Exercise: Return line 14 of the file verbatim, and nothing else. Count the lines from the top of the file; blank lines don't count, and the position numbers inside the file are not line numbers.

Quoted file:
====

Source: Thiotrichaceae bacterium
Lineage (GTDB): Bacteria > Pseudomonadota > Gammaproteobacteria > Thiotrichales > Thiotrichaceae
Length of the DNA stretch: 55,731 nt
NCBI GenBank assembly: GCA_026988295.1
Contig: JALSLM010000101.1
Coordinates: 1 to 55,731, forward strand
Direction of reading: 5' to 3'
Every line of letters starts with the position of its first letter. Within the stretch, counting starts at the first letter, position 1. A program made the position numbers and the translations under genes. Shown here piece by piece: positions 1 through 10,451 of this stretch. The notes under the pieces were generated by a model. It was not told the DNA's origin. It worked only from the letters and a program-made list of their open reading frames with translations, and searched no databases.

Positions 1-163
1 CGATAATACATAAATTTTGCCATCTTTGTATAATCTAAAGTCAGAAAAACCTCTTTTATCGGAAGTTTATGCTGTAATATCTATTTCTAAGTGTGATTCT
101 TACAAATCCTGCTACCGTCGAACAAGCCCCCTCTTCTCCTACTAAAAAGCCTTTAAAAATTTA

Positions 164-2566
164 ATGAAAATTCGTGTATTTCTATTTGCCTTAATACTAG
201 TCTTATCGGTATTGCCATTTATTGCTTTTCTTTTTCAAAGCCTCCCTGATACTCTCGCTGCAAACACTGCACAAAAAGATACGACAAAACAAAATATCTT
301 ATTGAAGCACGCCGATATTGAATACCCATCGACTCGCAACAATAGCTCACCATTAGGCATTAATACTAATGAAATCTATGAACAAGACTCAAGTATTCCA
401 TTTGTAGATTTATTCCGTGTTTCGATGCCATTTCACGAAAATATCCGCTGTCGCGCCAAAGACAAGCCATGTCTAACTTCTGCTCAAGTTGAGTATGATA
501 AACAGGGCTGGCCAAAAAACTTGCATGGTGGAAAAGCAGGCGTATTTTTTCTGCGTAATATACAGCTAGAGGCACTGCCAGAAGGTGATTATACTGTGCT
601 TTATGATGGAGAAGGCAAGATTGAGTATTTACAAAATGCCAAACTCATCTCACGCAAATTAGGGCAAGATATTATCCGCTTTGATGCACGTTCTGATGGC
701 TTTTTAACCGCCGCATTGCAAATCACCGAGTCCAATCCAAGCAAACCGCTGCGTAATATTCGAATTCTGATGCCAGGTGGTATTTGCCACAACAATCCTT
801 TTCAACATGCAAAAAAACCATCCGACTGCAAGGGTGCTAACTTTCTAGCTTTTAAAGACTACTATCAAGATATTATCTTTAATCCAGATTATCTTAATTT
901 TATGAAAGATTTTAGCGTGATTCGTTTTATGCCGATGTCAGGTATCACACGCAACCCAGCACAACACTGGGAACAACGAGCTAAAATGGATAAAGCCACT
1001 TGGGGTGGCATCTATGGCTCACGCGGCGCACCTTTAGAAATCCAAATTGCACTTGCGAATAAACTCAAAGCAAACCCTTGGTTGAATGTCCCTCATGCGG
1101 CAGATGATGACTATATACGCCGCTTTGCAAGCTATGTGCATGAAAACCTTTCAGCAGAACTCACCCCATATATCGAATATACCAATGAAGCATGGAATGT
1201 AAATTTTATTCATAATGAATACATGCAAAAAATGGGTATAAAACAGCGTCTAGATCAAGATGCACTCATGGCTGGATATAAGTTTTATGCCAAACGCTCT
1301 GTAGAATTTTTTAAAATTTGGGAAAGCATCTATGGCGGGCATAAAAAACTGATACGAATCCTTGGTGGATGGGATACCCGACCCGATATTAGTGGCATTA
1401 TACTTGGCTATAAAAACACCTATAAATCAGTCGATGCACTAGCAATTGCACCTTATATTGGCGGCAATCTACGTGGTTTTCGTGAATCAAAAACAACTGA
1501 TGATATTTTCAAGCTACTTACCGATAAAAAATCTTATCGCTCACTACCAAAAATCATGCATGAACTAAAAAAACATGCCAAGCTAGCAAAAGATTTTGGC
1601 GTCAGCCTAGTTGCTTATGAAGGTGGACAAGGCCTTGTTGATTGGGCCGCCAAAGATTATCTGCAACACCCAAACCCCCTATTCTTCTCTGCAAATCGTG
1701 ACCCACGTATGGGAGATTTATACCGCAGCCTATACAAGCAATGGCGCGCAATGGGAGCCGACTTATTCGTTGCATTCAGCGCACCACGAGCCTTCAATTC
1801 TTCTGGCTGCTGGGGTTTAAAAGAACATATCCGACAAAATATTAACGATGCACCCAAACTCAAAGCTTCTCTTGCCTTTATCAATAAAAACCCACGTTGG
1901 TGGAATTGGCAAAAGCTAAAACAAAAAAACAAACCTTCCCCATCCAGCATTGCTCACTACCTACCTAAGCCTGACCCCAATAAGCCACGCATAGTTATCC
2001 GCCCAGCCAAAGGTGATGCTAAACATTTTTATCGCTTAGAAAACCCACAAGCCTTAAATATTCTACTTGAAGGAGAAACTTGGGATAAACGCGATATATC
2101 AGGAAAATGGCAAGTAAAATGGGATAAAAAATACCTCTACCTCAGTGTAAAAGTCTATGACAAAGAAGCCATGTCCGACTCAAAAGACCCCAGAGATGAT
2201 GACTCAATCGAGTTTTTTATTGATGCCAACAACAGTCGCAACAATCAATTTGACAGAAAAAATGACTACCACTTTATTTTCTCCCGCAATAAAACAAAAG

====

201 TCTTATCGGTATTGCCATTTATTGCTTTTCTTTTTCAAAGCCTCCCTGATACTCTCGCTGCAAACACTGCACAAAAAGATACGACAAAACAAAATATCTT